DECEMBER 17, 2008
After last week I would hope that you have at least started the process of thinking about introducing deciduous plants into your landscape. They are unequaled for providing visual interest at least 9 months out of the year. You can almost always plan on blooms in the spring/summer, fall color in the autumn and attractive bark, buds, berries or branches in the winter. There is a lot of bang for your buck with deciduous plants.
But despite this great value, many gardeners are still stuck on flowers as the first and foremost quality of a plant. So I now give you a few deciduous plants that not only provide attractive structure in the summer and showy color in the fall, these damn things actually bloom in the winter. If this doesn’t move you then I give up!
The first plant that comes to mind is a Viburnum ‘Dawn’. I have had one planted on the north side of my house for years where it is actually trained into a single trunked tree. But most of the time you will find them as a multi-branched shrub that can grow to 12 feet tall. The foliage is heavily textured and when rubbed smells like bell peppers, not that you would want to go around rubbing its leaves. After all, what would the neighbors think? Dawn also has very nice fall color but its true value in the yard is its ability to bloom from November through February non-stop. And as if that wasn’t enough, the light pink flowers are fragrant. How could you possibly ask for anything more out of a plant? I must admit that my plant is located in a part of the garden where I tend to forget it and it is usually December or January before I realize that it has been blooming for a couple of months already. Although this Viburnum is very shade tolerant I think I would recommend it be planted in a bit more sun and in a spot where you will notice it. Because it does get large you will need some space for it so plant in the rear of the bed where it won’t have to be hacked all the time. And one last comment; be sure and cut some limbs to bring into the house for enjoying in the winter. The blooms are always a sure pick-me-up.
The next plant to be noted is the Witch Hazel. These large shrubs/small trees will also grow in sun or shade much like the Viburnum above and bloom in January. Use them as a focal point in a bed or if you are more industrious try espaliering them onto a fence or wall. The flowers are sort of spidery looking and have a faint fragrance. The most showy varieties come in yellows where they are easy to see against the grey winter skies. But you can also purchase them in the warm tones from orange and red. If you choose a darker flower color then consider placing it against a light colored backdrop so you can see the flowers.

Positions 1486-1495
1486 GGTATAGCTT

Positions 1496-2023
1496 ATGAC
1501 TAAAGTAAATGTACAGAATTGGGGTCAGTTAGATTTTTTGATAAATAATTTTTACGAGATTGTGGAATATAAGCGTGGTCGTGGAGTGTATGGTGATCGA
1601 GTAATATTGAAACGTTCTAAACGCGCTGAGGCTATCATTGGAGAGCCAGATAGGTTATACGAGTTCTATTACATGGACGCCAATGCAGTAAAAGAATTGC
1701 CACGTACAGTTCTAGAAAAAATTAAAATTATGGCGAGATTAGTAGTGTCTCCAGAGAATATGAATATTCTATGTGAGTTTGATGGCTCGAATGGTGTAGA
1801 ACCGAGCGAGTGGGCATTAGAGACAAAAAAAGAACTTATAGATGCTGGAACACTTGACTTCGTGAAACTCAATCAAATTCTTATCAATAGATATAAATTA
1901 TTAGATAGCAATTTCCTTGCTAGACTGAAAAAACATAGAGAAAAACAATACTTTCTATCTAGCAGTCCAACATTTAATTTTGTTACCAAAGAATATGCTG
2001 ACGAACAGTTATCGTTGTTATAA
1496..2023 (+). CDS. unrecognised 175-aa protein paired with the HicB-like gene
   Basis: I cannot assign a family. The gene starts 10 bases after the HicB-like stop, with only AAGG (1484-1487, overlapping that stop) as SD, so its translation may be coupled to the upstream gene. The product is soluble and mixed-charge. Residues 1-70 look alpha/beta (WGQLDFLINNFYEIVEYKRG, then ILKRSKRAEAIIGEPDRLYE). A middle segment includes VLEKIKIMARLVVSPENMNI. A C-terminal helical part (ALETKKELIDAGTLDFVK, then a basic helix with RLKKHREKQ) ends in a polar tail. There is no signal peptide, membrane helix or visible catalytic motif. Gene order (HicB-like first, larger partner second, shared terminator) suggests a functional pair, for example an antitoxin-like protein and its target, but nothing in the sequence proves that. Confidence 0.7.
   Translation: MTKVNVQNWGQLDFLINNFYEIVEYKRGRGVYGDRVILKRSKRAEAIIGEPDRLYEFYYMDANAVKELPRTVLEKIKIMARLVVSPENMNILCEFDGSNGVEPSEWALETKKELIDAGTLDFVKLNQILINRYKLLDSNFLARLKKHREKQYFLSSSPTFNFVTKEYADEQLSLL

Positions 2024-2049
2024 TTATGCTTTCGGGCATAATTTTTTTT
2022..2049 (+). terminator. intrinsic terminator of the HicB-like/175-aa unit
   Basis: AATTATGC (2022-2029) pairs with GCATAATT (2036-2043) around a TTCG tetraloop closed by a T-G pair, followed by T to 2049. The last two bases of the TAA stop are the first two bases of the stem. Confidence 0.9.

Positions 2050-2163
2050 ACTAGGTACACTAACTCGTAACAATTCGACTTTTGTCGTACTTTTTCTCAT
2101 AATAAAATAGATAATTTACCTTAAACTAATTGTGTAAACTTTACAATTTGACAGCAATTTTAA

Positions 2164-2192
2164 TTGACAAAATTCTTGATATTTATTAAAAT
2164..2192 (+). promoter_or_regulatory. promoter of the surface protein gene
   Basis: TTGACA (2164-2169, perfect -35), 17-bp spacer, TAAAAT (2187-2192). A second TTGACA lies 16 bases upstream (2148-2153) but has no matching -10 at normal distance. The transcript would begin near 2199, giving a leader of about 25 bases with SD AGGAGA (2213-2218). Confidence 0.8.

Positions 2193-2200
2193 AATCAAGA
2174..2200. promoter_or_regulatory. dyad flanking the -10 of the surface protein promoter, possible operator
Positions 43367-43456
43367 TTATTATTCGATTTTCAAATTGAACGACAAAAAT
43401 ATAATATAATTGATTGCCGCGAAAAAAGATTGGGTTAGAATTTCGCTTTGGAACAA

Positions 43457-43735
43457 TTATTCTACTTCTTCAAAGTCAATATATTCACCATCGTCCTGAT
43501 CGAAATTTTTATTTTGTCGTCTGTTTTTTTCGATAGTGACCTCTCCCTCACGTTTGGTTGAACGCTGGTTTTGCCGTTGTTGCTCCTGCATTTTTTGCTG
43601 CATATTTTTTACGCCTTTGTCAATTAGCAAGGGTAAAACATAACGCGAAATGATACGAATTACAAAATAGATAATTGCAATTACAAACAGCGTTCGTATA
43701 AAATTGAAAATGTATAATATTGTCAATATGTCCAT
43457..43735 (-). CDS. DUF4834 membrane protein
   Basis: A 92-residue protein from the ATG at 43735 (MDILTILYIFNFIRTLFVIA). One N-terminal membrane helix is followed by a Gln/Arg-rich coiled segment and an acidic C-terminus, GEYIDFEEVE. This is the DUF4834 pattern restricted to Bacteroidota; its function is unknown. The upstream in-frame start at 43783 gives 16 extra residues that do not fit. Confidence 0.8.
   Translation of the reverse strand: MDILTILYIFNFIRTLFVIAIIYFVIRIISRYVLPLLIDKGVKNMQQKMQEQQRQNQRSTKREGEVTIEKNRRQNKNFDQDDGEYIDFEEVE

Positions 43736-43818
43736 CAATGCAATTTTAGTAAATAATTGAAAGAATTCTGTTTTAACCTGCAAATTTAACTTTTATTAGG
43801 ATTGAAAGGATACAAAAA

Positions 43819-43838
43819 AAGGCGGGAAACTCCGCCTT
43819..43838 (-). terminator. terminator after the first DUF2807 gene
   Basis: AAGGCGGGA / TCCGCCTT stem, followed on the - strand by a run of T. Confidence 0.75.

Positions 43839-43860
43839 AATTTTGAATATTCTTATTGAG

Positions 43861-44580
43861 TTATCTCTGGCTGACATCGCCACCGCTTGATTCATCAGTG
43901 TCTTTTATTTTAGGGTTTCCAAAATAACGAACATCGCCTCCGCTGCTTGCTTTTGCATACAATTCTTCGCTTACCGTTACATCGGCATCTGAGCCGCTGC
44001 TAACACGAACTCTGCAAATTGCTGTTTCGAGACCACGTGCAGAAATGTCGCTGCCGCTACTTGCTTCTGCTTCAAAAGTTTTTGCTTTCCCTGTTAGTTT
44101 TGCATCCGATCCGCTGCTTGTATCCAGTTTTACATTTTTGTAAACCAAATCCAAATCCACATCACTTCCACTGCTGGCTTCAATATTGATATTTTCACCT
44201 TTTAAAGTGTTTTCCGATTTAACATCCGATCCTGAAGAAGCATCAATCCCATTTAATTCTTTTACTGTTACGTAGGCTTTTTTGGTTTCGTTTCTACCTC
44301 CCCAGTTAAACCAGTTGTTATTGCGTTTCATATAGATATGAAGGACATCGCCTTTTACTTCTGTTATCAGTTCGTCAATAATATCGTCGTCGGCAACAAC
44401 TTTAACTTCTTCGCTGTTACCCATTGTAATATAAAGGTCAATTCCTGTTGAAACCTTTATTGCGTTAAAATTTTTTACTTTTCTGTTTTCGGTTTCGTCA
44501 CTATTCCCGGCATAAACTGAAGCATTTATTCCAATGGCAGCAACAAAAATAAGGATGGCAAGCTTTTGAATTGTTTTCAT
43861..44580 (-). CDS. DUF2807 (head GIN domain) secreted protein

A close relative to the Witch Hazel is the Winter Hazel. There are two main varieties grown in the northwest. Buttercup Winter Hazel is an attractive small shrub only growing to 4-5 feet tall and as wide. It sports soft buttery yellow flowers in January/February and also has a slight fragrance although I have to admit that while I have a very nice specimen in my yard I have never noticed any fragrance. Spike Winter Hazel grows taller and can reach 6-8 feet tall but only 4-6 feet wide. The flowers are slightly larger and the plant is more open in its growth. Both varieties will do just fine intermixed with rhodies and azaleas and other acid loving plants.
Last but not least, there is the Pussy Willow. “Blooming” in February/March, the Pussy Willow’s claim to fame isn’t actually the flower but rather those cute, grey, fuzzy buds that cover the stems in late winter. By the time those buds open with all those little yellow stamens the show is over. But up to that point the Pussy Willow can be a real eye catcher. And for the most part, the variety that fits best into our small yards and provides some interesting structure is the weeping form. You can find it either in an umbrella form or as a serpentined trunk form. Look for them in the nurseries starting the first of the year.
There are of course other blooming sticks that space prevents me from mentioning. But if you take the time to visit your favorite garden center you will find them nicely arranged up close to the register where you can’t miss them. Do yourself a favor and take a break from your Christmas shopping and check them out. And tell them the Whistler sent you!
Steve Smith is owner of Sunnyside Nursery in Marysville and can be reached at the nursery at 425-334-2002 or email at email@example.com